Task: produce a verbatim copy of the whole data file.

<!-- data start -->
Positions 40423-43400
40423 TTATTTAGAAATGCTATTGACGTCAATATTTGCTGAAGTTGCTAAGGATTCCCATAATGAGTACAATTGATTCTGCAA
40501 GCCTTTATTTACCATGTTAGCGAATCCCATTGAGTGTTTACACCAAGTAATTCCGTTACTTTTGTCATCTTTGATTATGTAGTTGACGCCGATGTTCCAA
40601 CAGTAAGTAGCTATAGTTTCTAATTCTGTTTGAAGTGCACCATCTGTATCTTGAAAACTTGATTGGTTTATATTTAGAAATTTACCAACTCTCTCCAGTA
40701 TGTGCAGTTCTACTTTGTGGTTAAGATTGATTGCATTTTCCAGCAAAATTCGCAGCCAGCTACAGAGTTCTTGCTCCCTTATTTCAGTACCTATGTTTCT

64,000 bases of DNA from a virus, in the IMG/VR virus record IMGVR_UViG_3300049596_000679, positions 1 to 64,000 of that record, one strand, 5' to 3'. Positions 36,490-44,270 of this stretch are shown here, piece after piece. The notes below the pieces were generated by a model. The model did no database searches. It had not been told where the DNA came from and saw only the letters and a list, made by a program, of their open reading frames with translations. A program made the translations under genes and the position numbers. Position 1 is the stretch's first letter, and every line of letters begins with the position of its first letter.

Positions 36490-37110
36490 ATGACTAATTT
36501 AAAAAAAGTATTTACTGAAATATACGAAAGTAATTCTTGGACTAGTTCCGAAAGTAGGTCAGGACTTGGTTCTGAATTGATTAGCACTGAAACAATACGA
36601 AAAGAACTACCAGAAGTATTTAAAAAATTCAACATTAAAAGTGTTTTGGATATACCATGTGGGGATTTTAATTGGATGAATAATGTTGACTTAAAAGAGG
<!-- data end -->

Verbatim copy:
Positions 40423-43400
40423 TTATTTAGAAATGCTATTGACGTCAATATTTGCTGAAGTTGCTAAGGATTCCCATAATGAGTACAATTGATTCTGCAA
40501 GCCTTTATTTACCATGTTAGCGAATCCCATTGAGTGTTTACACCAAGTAATTCCGTTACTTTTGTCATCTTTGATTATGTAGTTGACGCCGATGTTCCAA
40601 CAGTAAGTAGCTATAGTTTCTAATTCTGTTTGAAGTGCACCATCTGTATCTTGAAAACTTGATTGGTTTATATTTAGAAATTTACCAACTCTCTCCAGTA
40701 TGTGCAGTTCTACTTTGTGGTTAAGATTGATTGCATTTTCCAGCAAAATTCGCAGCCAGCTACAGAGTTCTTGCTCCCTTATTTCAGTACCTATGTTTCT

64,000 bases of DNA from a virus, in the IMG/VR virus record IMGVR_UViG_3300049596_000679, positions 1 to 64,000 of that record, one strand, 5' to 3'. Positions 36,490-44,270 of this stretch are shown here, piece after piece. The notes below the pieces were generated by a model. The model did no database searches. It had not been told where the DNA came from and saw only the letters and a list, made by a program, of their open reading frames with translations. A program made the translations under genes and the position numbers. Position 1 is the stretch's first letter, and every line of letters begins with the position of its first letter.

Positions 36490-37110
36490 ATGACTAATTT
36501 AAAAAAAGTATTTACTGAAATATACGAAAGTAATTCTTGGACTAGTTCCGAAAGTAGGTCAGGACTTGGTTCTGAATTGATTAGCACTGAAACAATACGA
36601 AAAGAACTACCAGAAGTATTTAAAAAATTCAACATTAAAAGTGTTTTGGATATACCATGTGGGGATTTTAATTGGATGAATAATGTTGACTTAAAAGAGG